Then there’s Puig, who is by no means a generational great but has left just as indelible of a stamp on the game in his short career as any of his contemporaries. During the interminable Jack Morris Hall of Fame debate, it was common for writers who covered Morris and supported his candidacy in the face of statistical evidence to say something along the lines of, “You had to be there to understand him.” Some players do truly transcend the numbers, but I remember a younger writer rebutting that line of criticism by saying that if people who didn’t see Morris couldn’t appreciate his ineffable greatness through the written record of his career, that represented a failure by the generation of journalists who were tasked with capturing the sport and committing it to history.

No contemporary ballplayer makes me feel that burden as acutely as Puig. Even if those of us who cover the game now are up to the task of communicating his unique style and impact, it would be nice to have, say, a young Roger Angell or Buck O’Neil around just to be safe.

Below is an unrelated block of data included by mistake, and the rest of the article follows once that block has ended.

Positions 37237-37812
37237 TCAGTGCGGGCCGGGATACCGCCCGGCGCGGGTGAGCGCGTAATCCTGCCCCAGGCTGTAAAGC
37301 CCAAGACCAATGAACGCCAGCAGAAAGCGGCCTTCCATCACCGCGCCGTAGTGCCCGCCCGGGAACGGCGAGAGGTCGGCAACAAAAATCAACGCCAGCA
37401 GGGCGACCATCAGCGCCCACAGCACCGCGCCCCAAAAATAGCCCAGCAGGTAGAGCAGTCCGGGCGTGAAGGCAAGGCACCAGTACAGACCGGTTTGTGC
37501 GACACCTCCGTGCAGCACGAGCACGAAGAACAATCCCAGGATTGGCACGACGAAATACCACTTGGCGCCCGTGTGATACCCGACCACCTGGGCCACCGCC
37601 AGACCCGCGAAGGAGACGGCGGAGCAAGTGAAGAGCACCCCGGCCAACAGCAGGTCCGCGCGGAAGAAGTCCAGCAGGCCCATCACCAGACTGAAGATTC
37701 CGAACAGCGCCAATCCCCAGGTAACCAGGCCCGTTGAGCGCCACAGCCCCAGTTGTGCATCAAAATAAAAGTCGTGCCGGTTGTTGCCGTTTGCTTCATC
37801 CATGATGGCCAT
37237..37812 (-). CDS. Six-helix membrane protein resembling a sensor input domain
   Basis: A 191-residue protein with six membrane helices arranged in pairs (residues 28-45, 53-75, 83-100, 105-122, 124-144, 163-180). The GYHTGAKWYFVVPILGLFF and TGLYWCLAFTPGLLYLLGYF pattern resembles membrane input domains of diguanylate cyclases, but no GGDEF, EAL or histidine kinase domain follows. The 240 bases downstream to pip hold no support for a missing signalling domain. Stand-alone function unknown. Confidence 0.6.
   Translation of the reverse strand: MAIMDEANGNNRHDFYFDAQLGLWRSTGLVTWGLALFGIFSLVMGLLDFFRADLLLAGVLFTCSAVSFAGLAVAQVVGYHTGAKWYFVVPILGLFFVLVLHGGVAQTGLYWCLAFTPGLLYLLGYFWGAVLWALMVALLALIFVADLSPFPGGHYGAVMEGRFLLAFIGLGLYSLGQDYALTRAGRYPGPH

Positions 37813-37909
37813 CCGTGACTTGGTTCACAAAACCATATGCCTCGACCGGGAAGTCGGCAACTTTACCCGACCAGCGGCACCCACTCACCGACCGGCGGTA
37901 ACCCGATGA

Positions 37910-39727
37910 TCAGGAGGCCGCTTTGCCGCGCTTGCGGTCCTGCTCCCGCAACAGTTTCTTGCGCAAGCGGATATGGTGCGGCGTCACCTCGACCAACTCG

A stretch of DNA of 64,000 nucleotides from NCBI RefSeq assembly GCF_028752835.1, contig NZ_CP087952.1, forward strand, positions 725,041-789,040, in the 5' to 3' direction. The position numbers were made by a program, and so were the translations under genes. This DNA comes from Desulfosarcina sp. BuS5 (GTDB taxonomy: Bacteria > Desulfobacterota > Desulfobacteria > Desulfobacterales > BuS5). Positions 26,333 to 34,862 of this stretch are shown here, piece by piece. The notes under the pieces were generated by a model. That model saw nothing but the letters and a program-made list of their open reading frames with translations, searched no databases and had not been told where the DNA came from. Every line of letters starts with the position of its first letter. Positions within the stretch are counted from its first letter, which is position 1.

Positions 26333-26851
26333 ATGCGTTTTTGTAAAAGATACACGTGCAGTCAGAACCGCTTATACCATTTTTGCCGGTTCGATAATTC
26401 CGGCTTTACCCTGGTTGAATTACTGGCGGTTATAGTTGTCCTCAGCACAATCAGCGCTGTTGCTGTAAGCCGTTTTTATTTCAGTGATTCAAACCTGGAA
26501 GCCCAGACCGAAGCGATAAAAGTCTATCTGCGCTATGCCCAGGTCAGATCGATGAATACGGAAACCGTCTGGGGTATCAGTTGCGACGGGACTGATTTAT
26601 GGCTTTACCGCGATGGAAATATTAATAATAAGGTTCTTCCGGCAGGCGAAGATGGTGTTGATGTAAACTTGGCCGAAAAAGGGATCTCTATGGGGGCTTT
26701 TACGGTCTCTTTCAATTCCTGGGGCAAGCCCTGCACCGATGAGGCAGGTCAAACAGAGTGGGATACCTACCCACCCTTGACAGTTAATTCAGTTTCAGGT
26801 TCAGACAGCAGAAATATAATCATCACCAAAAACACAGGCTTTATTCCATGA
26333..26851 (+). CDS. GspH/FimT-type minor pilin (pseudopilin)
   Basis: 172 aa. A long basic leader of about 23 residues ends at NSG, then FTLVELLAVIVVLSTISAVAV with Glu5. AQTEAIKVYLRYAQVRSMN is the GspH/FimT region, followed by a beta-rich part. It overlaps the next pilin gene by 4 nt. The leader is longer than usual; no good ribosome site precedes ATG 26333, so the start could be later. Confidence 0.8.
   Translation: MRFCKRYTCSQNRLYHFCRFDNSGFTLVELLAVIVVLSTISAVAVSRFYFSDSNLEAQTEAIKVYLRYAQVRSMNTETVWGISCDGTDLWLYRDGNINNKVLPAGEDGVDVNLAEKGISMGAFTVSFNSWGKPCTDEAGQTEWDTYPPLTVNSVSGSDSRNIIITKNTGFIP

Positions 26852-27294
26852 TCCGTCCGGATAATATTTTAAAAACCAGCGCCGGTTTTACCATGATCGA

Puig made his major league debut two years after Trout, in June 2013. As a rookie he hit .319/.391/.534, which would have been good enough to win NL Rookie of the Year honors in any season that did not also feature the debut of Marlins ace José Fernández. This was when the debuts of Trout, Bryce Harper, Manny Machado, and Fernández in rapid succession gave the mistaken impression that every team had some college-aged future Hall of Famer waiting in the wings, and Puig seemed like the next member of that club.

And yet, crucially, the numbers were never really important as such for Puig. Everything the 22-year-old Cuban did was noteworthy, tailor-made for a media landscape that was still coming to grips with GIFs and embedded video. Puig could hit the ball a mile and throw it two. He combined those skills with incredible speed, particularly for someone who looked like he could deadlift a locomotive and ran with a frenetic, scrambling gait. Back when mainstream American baseball culture was still coming to terms with the idea of men sometimes expressing their emotions, Puig laughed, smiled, shouted, and above all, flipped his bat.